Norway categorises sex crimes committed from the tender age of 5, which may surprise many. The ‘Under 14’ category shown in the graph (right) refers to the age range ‘5  to 14’.

The data used to create the graphic is found in the table format below. Compared with ‘All types of crimes’ there are relatively few sex-related crimes.  At a little over 1.2% (1,051 /  84,701) the ratio of sex-related crimes is on a par with England & Wales.

The age groupings, however, give a false impression. Apart from the middle and late years, e.g. 30 – 39, all other earlier age grouping span only 2 or 3 years. When these earlier age grouping are standardised with the middle and late year categories a completely different picture emerges. Far from the early years, i.e. 14 to 21 being a time when offending starts at a low level and increases with age / time, the 14 to 21 age period appears to be when offending is at its highest – the very opposite of the impression given by the first table displayed above  (see graphic below).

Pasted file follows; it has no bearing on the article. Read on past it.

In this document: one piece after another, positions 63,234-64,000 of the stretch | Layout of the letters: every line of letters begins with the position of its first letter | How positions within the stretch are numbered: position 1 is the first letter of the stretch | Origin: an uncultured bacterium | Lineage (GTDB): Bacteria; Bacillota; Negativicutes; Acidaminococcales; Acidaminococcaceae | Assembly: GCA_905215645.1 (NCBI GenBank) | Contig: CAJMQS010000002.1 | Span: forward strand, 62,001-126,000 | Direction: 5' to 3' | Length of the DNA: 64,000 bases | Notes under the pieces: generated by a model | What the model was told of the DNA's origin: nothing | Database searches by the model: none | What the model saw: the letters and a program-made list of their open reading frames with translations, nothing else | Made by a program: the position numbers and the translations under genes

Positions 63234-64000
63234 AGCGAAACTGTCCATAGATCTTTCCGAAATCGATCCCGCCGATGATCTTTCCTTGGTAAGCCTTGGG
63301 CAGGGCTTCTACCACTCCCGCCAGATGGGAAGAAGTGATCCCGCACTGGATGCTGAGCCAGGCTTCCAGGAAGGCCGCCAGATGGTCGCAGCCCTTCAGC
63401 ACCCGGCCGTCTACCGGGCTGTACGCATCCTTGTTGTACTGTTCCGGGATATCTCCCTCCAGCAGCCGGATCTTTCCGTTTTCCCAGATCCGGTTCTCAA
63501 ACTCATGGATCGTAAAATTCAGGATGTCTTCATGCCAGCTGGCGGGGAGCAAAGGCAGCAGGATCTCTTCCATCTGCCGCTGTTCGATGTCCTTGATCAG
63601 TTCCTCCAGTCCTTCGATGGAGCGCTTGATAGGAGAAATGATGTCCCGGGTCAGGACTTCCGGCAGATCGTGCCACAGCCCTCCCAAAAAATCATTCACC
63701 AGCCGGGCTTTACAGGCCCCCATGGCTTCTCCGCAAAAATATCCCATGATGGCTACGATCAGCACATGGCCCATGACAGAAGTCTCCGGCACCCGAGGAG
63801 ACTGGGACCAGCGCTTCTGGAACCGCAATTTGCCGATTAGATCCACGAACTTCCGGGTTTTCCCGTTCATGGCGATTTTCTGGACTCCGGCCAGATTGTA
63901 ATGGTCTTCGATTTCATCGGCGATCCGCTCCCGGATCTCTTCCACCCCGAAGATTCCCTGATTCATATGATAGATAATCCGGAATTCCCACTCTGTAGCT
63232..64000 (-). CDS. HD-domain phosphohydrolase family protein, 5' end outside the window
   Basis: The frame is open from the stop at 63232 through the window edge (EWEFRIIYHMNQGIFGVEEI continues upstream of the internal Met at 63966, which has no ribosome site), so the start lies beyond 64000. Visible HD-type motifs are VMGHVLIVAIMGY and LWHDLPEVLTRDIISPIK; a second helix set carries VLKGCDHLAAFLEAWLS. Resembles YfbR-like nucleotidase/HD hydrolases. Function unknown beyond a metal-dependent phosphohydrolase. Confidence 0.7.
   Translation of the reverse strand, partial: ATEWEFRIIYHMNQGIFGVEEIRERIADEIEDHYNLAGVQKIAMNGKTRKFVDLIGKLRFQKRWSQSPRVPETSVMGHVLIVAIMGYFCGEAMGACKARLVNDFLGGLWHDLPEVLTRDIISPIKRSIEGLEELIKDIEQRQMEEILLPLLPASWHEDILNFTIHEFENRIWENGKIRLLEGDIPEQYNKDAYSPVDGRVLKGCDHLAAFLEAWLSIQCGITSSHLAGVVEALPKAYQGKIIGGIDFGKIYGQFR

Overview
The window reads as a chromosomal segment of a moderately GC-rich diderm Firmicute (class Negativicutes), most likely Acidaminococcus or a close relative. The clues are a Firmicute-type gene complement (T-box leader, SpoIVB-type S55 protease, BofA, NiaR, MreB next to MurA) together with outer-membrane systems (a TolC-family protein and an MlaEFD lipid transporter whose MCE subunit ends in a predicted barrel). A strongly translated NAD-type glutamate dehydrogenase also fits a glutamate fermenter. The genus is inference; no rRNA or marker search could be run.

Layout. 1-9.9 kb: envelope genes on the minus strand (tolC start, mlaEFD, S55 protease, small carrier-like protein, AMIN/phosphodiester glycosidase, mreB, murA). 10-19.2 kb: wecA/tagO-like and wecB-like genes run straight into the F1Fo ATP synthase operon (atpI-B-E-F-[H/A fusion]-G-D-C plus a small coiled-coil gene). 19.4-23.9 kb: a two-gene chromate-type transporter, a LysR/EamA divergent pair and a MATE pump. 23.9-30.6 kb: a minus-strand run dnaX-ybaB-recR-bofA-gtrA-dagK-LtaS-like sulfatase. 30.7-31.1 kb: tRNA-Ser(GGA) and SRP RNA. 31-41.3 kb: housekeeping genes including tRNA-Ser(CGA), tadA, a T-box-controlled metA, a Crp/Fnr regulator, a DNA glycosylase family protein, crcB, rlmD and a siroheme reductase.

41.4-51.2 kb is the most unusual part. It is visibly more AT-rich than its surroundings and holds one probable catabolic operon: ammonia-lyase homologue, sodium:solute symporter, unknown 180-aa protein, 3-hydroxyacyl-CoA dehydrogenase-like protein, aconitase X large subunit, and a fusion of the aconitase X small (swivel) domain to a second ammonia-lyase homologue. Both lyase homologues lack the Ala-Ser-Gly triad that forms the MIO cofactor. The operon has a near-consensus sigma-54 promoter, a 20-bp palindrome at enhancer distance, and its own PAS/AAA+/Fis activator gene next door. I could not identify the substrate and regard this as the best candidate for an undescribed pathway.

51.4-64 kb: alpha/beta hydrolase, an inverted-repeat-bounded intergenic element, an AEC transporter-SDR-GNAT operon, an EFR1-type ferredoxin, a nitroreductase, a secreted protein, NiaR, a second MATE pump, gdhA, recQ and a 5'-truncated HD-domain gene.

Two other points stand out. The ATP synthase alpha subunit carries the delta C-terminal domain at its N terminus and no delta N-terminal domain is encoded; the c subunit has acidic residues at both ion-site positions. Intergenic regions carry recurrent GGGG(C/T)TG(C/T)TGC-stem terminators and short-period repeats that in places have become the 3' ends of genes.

Could this also be true of rape data ?

The following graph displays data – specifically for rape – reassembled into 10 yearly intervals. Admittedly, there are only 122 rapes recorded in the whole of Norway, and errors are possible on so small a sample, but the trend appears to be unmistakable. It sharply follows, by age group, that for general sex offending in Norway.

NB ‘Attempted rapes’ have not been included due to their small number (one in each age bracket) which might skew the already small dataset.

There is a possibility that 10 yearly intervals are too clumsy and that important nuances might be accidentally hidden. Therefore, the same analysis but this time with 5 yearly intervals is shown below.